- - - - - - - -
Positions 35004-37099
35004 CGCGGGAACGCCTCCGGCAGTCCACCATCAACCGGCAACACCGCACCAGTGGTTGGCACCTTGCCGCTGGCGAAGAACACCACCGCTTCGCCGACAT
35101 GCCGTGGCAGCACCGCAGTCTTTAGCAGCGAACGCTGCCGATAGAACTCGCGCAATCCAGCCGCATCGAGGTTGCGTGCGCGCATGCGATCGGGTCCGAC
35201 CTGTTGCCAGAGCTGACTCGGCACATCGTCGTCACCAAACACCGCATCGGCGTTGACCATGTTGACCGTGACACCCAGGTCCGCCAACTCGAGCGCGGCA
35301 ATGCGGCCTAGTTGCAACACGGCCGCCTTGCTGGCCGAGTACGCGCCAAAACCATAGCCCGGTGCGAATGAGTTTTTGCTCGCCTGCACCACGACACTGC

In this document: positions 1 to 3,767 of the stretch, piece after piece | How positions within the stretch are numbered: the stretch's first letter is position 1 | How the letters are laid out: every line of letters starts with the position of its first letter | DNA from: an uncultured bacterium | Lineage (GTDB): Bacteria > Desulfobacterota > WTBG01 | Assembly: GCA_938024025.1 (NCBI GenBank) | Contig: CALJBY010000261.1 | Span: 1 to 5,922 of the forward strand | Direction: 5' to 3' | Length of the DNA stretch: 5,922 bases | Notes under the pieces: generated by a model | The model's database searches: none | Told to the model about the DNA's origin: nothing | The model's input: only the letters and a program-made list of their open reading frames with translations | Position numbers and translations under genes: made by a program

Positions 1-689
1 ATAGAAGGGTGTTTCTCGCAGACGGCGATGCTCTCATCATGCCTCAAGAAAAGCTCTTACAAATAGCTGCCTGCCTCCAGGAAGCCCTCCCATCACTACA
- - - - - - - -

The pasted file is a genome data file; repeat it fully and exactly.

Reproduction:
Positions 35004-37099
35004 CGCGGGAACGCCTCCGGCAGTCCACCATCAACCGGCAACACCGCACCAGTGGTTGGCACCTTGCCGCTGGCGAAGAACACCACCGCTTCGCCGACAT
35101 GCCGTGGCAGCACCGCAGTCTTTAGCAGCGAACGCTGCCGATAGAACTCGCGCAATCCAGCCGCATCGAGGTTGCGTGCGCGCATGCGATCGGGTCCGAC
35201 CTGTTGCCAGAGCTGACTCGGCACATCGTCGTCACCAAACACCGCATCGGCGTTGACCATGTTGACCGTGACACCCAGGTCCGCCAACTCGAGCGCGGCA
35301 ATGCGGCCTAGTTGCAACACGGCCGCCTTGCTGGCCGAGTACGCGCCAAAACCATAGCCCGGTGCGAATGAGTTTTTGCTCGCCTGCACCACGACACTGC

In this document: positions 1 to 3,767 of the stretch, piece after piece | How positions within the stretch are numbered: the stretch's first letter is position 1 | How the letters are laid out: every line of letters starts with the position of its first letter | DNA from: an uncultured bacterium | Lineage (GTDB): Bacteria > Desulfobacterota > WTBG01 | Assembly: GCA_938024025.1 (NCBI GenBank) | Contig: CALJBY010000261.1 | Span: 1 to 5,922 of the forward strand | Direction: 5' to 3' | Length of the DNA stretch: 5,922 bases | Notes under the pieces: generated by a model | The model's database searches: none | Told to the model about the DNA's origin: nothing | The model's input: only the letters and a program-made list of their open reading frames with translations | Position numbers and translations under genes: made by a program

Positions 1-689
1 ATAGAAGGGTGTTTCTCGCAGACGGCGATGCTCTCATCATGCCTCAAGAAAAGCTCTTACAAATAGCTGCCTGCCTCCAGGAAGCCCTCCCATCACTACA